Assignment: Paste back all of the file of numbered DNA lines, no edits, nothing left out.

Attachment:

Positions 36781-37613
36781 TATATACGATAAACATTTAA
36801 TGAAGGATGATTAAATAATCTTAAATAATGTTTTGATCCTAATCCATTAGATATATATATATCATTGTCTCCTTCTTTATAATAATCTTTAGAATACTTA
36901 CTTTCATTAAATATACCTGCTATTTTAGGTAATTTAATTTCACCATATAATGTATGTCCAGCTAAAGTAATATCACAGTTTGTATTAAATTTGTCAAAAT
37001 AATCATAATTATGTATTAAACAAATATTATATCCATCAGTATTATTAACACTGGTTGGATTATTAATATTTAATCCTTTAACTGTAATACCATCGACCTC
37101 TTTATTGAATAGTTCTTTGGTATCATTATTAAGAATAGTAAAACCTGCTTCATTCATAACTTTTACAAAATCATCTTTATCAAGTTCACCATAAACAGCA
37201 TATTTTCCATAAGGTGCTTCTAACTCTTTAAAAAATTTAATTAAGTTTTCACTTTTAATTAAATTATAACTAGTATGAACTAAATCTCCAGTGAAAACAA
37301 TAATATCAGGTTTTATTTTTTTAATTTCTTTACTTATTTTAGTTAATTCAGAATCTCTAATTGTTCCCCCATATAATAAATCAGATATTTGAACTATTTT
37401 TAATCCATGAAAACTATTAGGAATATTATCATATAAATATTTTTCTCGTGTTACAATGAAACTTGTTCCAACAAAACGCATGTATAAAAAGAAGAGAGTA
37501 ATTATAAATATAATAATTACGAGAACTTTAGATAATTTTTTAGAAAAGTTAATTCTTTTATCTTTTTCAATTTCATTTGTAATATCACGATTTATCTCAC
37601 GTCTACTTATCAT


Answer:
Positions 36781-37613
36781 TATATACGATAAACATTTAA
36801 TGAAGGATGATTAAATAATCTTAAATAATGTTTTGATCCTAATCCATTAGATATATATATATCATTGTCTCCTTCTTTATAATAATCTTTAGAATACTTA
36901 CTTTCATTAAATATACCTGCTATTTTAGGTAATTTAATTTCACCATATAATGTATGTCCAGCTAAAGTAATATCACAGTTTGTATTAAATTTGTCAAAAT
37001 AATCATAATTATGTATTAAACAAATATTATATCCATCAGTATTATTAACACTGGTTGGATTATTAATATTTAATCCTTTAACTGTAATACCATCGACCTC
37101 TTTATTGAATAGTTCTTTGGTATCATTATTAAGAATAGTAAAACCTGCTTCATTCATAACTTTTACAAAATCATCTTTATCAAGTTCACCATAAACAGCA
37201 TATTTTCCATAAGGTGCTTCTAACTCTTTAAAAAATTTAATTAAGTTTTCACTTTTAATTAAATTATAACTAGTATGAACTAAATCTCCAGTGAAAACAA
37301 TAATATCAGGTTTTATTTTTTTAATTTCTTTACTTATTTTAGTTAATTCAGAATCTCTAATTGTTCCCCCATATAATAAATCAGATATTTGAACTATTTT
37401 TAATCCATGAAAACTATTAGGAATATTATCATATAAATATTTTTCTCGTGTTACAATGAAACTTGTTCCAACAAAACGCATGTATAAAAAGAAGAGAGTA
37501 ATTATAAATATAATAATTACGAGAACTTTAGATAATTTTTTAGAAAAGTTAATTCTTTTATCTTTTTCAATTTCATTTGTAATATCACGATTTATCTCAC
37601 GTCTACTTATCAT